“A good challenge” to government: Corbett on AG climate change report

Our Executive Director, Lois Corbett, appeared in stories by several media outlets responding to the Auditor General’s report on climate change action in N.B.

Corbett was quoted in articles by The Canadian Press, the New Brunswick Telegraph-Journal, a pair of CBC articles (Legislate reduction targets for greenhouse gas emissions in N.B., says auditor general, and Conservation Council says Kim MacPherson is right to be concerned about unlegislated targets), and spoke on Global News and CBC Radio’s Information Morning Saint John. Later in the week, Corbett echoed her comments to Global News New Brunswick (N.B. Conservation Council wants Climate Change Plan legislated sooner than later).

On the radio, she told host Steven Webb that Auditor General Kim MacPherson’s report laid down the gauntlet for the provincial government to come forward with a detailed plan on how it will achieve its carbon pollution reduction targets and green economy initiatives.

“(MacPherson) and her team presented a very good audit and asked exactly the right questions: is it going to be enough? When and how will the government  get it done? And what’s the impact of getting it done versus not getting it done?” Corbett said.

“I think that was a good challenge she laid in front of government,” Corbett said, adding MacPherson likewise pressed — but could have pressed harder — NB Power to move faster in determining its plans for the future of the coal-fired generating station in Belledune, and how to deal with climate change impacts such as power outages from extreme weather.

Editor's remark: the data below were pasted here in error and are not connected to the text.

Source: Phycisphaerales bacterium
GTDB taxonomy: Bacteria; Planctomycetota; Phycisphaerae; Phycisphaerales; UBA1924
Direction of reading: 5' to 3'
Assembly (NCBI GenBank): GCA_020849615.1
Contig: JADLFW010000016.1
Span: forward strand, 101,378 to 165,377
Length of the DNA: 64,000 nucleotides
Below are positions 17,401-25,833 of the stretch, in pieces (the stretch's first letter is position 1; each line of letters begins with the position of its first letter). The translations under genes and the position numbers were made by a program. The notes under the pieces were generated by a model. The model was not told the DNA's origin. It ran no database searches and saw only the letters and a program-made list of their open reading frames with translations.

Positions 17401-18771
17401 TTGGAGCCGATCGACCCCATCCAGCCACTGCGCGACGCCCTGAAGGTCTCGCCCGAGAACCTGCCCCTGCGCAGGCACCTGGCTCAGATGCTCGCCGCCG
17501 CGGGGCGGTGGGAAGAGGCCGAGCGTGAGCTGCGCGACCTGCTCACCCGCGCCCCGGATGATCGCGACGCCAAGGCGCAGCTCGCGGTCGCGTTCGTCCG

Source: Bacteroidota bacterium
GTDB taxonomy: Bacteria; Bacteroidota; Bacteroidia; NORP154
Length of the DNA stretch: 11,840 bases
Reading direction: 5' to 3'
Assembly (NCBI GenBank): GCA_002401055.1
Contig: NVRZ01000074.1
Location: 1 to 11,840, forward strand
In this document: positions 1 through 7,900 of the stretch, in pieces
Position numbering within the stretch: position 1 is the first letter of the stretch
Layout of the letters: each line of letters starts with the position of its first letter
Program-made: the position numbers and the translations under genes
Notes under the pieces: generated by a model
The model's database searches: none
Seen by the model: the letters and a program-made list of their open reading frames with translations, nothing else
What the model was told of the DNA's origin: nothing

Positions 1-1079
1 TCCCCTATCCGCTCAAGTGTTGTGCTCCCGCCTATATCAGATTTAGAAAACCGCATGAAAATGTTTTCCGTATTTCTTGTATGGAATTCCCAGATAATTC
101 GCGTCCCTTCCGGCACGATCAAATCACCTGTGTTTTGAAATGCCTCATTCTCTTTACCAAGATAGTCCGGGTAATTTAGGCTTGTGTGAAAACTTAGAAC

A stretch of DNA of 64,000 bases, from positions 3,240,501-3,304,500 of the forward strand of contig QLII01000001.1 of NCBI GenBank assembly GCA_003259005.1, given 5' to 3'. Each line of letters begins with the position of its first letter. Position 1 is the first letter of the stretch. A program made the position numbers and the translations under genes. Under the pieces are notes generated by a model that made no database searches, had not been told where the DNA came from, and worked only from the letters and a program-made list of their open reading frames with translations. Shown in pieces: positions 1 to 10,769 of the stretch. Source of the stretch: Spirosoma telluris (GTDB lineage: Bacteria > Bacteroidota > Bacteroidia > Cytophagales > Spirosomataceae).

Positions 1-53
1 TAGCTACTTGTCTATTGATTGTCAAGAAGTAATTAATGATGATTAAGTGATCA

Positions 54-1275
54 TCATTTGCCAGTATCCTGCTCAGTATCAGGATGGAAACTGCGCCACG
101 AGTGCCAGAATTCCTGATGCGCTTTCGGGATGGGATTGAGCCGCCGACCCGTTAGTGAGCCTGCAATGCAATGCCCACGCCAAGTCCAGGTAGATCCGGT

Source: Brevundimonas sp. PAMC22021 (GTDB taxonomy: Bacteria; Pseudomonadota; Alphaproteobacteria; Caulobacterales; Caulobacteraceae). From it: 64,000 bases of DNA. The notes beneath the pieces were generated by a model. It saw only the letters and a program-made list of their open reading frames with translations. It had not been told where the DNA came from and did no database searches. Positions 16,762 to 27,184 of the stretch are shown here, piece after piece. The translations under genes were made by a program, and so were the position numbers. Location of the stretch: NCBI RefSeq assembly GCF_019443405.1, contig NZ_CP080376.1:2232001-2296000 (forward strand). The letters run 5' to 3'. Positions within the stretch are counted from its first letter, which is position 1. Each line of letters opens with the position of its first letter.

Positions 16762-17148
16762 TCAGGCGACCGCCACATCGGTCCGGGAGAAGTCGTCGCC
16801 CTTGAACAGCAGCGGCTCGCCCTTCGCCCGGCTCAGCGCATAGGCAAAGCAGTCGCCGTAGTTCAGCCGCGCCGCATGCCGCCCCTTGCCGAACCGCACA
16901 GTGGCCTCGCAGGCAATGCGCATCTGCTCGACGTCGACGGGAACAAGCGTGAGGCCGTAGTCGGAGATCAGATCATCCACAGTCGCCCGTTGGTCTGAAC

“My personal opinion is she was maybe a bit too gentle with the utility. When she says things like, they have no plan, it (the cost of pollution and carbon dioxide) is not part of the planning cycle yet, I’m going, ‘Really? Really, guys?’ Everyone else is considering the impact of this major pollution… so let’s get real.”

Weight in law

Corbett praised MacPherson for calling on the government to put its carbon pollution reduction targets into law, as legislators in Nova Scotia, Quebec, Ontario and British Columbia have done.

“When you put it into legislation … it helps take away the fuzziness of good intentions in a policy document,” Corbett said, referring to New Brunswick’s Climate Change Action Plan. “I think the folks who pulled these policy items together are 100 per cent sincere about an intention to do this stuff, but when you put it in a piece of legislation, it becomes very serious, it becomes the law, and that’s the step we need to take here.”

Corbett was similarly quoted in articles by CBC News and the Telegraph-Journal.

“We couldn’t agree more and might go even a bit further — let’s see the legislation introduced the next time the Legislative Assembly meets, and let’s hope all parties vote for its speedy adoption,” Corbett said. “If we want to catch this boat, the time for the government and NB Power to move is now. Not in 2018. Not 10 years from now.”

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